Leap: How to Take a Risk

Imbolc, impulse.

The quickening of new life. A time of action, motion, new beginnings, and taking risks. Starting a new blog, business, creative project, or taking a step towards a major life change can be scary— and it's often at least a little bit risky. You could be a totally beginner in your field, working a day-job while trying to launch your side-hustle, moving to a new country, or starting a new relationship.

In these times, money, security, and comfort are all up in the air in pursuit of what you really want in your life. Sometimes to move ahead we have to make a choice without knowing exactly what the outcome will be. We step forward into murky future full of that dazzling mix of uncertainty and promise.


"Sometimes you wake up. Sometimes the fall kills you. And sometimes, when you fall, you fly."  Neil Gaiman


Here are the five things you need to consider carefully before taking a risk.



Before you jump head first into a risky decision or venture it's important to get super clear on what result it is that you want. What are you hoping to achieve? What is your ideal outcome? It's important that you nail down the specifics here, just like you would while setting quality goals. If you're buying a course to invest in your business, what do you want to learn from the course? How is it going to concretely improve your business? What changes are you going to make?

You also want to consider what emotional outcome you are looking for. No matter the type of risk, you want to make sure that your choice is going to get you feeling the way you want to feel.



This is where you have to be really honest with yourself. It wouldn't be a risk if there wasn't something important at stake. What is it? Are you putting up a little more money than you're comfortable with as an investment? Are you risking your blog or business by refreshing your branding? Are you risking a relationship by coming clean with what you really think or feel about a situation that has been bringing you down?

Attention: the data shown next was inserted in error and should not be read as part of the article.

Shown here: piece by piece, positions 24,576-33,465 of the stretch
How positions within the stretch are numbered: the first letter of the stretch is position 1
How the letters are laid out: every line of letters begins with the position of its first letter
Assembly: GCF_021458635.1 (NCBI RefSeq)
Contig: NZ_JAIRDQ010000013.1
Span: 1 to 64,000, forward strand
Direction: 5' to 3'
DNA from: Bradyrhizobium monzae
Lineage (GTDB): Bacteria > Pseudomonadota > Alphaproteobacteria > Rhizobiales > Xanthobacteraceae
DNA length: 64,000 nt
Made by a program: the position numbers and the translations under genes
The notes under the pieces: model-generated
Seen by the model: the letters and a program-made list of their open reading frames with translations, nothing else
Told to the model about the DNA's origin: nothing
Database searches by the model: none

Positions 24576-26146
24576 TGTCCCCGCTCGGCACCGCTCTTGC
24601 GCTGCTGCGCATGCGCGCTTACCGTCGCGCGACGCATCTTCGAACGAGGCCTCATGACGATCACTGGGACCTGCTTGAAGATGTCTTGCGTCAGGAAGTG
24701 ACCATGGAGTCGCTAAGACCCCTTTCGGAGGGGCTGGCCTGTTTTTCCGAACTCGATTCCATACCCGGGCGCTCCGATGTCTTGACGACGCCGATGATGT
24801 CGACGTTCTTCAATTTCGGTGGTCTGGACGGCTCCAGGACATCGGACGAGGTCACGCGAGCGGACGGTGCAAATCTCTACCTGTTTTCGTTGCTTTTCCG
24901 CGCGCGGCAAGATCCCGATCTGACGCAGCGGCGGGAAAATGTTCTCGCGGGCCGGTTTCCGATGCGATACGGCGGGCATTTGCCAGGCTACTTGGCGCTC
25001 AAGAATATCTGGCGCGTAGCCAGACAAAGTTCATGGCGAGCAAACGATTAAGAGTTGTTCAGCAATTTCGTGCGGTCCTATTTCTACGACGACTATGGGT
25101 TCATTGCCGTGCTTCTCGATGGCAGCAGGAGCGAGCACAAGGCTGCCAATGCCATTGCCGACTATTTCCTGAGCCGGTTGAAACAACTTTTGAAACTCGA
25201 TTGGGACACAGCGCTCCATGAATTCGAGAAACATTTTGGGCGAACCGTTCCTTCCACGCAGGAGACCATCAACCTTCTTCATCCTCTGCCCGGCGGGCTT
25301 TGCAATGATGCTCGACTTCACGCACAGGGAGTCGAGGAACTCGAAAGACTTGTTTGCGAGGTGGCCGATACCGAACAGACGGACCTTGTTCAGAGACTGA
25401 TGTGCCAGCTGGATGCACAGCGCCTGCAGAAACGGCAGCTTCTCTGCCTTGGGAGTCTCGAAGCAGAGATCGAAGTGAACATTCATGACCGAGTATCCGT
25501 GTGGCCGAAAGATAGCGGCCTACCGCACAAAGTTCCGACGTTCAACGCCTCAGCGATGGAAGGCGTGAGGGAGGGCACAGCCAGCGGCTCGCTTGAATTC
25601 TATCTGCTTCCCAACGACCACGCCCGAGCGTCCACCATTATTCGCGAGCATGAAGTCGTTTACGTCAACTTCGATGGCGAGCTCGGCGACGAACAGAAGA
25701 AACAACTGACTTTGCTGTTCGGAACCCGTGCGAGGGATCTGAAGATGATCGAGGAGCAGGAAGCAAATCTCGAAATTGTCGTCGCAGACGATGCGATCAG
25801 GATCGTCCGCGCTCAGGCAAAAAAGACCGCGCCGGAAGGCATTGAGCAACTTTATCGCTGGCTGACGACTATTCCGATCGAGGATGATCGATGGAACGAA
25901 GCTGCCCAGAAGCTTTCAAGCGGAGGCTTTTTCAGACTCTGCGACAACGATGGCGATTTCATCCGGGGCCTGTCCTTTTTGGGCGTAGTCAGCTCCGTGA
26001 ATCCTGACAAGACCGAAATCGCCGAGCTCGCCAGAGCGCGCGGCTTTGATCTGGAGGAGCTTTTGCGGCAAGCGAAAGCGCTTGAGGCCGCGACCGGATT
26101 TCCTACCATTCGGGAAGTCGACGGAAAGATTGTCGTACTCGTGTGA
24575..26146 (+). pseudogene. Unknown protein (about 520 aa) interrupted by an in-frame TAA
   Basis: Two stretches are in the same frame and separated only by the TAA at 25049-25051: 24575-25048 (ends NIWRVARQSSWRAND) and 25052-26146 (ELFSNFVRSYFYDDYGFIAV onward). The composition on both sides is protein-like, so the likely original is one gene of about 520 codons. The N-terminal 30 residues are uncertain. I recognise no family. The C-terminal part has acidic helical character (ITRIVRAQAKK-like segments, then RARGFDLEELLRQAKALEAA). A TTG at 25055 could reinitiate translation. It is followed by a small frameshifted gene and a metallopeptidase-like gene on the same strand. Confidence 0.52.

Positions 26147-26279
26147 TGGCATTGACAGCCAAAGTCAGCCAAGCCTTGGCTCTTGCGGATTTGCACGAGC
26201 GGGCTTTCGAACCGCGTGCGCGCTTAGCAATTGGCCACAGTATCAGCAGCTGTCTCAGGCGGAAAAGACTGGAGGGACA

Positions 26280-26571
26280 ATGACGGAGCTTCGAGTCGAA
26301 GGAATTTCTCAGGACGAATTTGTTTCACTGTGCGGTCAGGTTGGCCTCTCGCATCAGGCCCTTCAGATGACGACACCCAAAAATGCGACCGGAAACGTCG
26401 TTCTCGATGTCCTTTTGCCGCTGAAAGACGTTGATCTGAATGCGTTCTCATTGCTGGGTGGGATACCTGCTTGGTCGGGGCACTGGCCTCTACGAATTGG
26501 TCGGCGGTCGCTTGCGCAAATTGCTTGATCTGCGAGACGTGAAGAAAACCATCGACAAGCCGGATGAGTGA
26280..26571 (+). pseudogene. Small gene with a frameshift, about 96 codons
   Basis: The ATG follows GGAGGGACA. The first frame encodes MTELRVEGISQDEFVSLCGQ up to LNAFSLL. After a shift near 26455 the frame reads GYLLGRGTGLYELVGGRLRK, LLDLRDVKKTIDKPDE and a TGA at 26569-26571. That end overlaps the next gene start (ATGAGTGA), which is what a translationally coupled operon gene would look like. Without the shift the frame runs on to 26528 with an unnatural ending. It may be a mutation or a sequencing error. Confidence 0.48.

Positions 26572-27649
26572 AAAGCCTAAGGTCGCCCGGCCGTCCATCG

Sometimes we're tempted to downplay the risk in order to justify making it, because we want the positive outcome. But folks, it's just important to consider how you're going to get by when the thing you were risking is gone from your life for good— whether it's a friend, a lover, or a cheque for $10,000.



We're almost done with the doom and gloom, I promise. This is what I like to call The Apocalypse Scenario, and although it may seem counter to all of the love, light, and manifesting that has taken the world by storm, it's important to understand that while it probably won't happen, it might, and you're going to have to deal with it.

So get zombie-invasion serious here. What could really go wrong for you? What could happen if your risk backfires and you lose not only what you were intentionally putting on the road of uncertainty, but other things, too? Thinking about this not only prepares you for what may happen, but gives you a serious dose of gratitude-fodder for when it doesn't. When you consider the worst case scenario, a neutral outcome becomes pretty desirable, and a successful outcome all kinds of epic.



Now it's time to reel it in a bit, put away the HAZMAT and Nuclear Winter stash. What is the most likely outcome? If you're not sure, it's probably in that fairly unexciting middle area between epic success and epic failure. More likely than not, some aspects of your ideal scenario will come to fruition, and others won't. It's the way of the game.

Get detailed— seriously. Get out a pen and paper and write in detail your most likely, most realistic scenario, and make sure you're okay with this outcome. I would also recommend getting an outside opinion at this point. Often, the scariest part of risks is that we ourselves cannot clearly see the most realistic scenario. We see the polarizing opposites and forget about the hazy grey area in the middle.



A risk is a type of goal, and with all goals, carefully thought-out and actionable steps are the key to getting a good results. When do you expect to see your risk pay off? How long will it take before you start to see success (or failure)? Is the risk a primary step in implementing a longer term plan?

To get the most out of your risk, break it down into the smallest parts you can. What do you need to do to bring about your ideal scenario? Are there any steps you can take to be as prepared as you can and to help ensure success? Think both long and short term. Break down larger sections of action into small, manageable tasks that you can do today to move towards the result you want.

You've done a lot of thinking and you've approached your risk from many perspectives. All that's left is to decide whether or not to leap.

MindsetDanna Rowan